Posted on: December 20, 2017
“Now, the essence, the very spirit of Christmas is that we first make believe a thing is so, and lo, it presently turns out to be so.” – Stephen Leacock
Some might call it lying, but when the snow is falling, the lights are twinkling and the Christmas tunes are playing, lying is a harsh descriptor.
So, let’s call it “facilitating a child’s belief in improbable scenarios.” It’s something parents do a lot of at this time of year, but not without a twinge of guilt over the fact that as we stuff stockings, write on gift tags using our non-dominant hand, and painstakingly move that ridiculous elf AGAIN, we’re actually participating in behavior that we routinely advise our children against.
But parents don’t necessarily have to feel bad, says psychologist and Canada Research Chair Dr. Heather Price. Facilitate these improbable scenarios all you like — it’s totally cool — just don’t take it too far, or let it go on too long.
“Parents lie to their kids all the time about many things. This is certainly a more elaborate lie, but the problem isn’t necessarily in the lie itself, it’s in how you reveal the truth,” she said.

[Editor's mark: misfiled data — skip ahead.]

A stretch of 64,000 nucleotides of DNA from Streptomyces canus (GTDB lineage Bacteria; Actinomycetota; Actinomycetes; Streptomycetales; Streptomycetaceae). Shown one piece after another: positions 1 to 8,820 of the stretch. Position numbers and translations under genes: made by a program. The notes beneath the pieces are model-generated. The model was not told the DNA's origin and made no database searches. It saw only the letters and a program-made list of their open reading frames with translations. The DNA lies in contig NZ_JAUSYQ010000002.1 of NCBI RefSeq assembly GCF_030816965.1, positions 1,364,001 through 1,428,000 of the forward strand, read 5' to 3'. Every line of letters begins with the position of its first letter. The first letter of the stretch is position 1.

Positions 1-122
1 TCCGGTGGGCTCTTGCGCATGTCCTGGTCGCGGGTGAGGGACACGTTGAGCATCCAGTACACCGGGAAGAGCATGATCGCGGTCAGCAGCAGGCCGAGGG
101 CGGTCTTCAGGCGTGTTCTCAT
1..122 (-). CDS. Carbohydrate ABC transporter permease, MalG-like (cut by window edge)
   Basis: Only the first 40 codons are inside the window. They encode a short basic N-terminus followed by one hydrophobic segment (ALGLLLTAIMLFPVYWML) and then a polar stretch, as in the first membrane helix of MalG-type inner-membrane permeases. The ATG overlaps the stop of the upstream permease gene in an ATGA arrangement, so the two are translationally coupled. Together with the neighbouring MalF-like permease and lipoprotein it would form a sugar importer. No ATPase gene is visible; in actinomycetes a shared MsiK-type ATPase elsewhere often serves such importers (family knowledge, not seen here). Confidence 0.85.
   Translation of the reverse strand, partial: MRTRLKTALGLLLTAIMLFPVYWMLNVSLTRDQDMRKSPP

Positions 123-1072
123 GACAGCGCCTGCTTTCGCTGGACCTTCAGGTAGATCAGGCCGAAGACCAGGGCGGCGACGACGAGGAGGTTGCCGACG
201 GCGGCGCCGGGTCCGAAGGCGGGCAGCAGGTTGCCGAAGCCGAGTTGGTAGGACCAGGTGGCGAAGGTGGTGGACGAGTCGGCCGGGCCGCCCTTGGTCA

While the bulk of her research focuses on children and their engagement with the justice system, lately she’s been spending a lot of time researching children and lying, and children and secret-keeping.
And her advice to parents? Keeping secrets and telling lies can be totally fine.
“The Santa debate has been going on for a long time. People feel pretty strongly about it, one way or the other, but these elaborate deceptions can teach children good critical thinking skills. The violation of trust that parents fear when children find out doesn’t have to be a huge concern as long as you have a strong base of trust from which to build.”
The tricky part comes with age, she said. As children get older, and more mature, the secrets of the season become more and more difficult to keep under wraps. And that’s when it’s time to come clean.
“If you let it go too far, then it can be a problem, but if you let your children become little detectives, they can figure it out for themselves. And if you ‘fess up and bring them in on the secret, they are much less likely to feel that violation of trust,” she said.
In any case, lying is a great skill to have, and psychologically, it’s an important tool in the toolbox, and the age at which kids tell their first lie is associated with good social development.
“We should celebrate our kid’s first lie! By age six or seven, 90 per cent of kids lie in the right situations. Adults lie multiple times a day. We lie because we don’t want someone to feel bad. We lie because we don’t want to cause offense — nobody wants to hear the truth all the time.”
So, we can continue to facilitate these improbable scenarios, she says, and keep up with that mischievous elf, because even in pretending, we all get drawn into the magic of the season.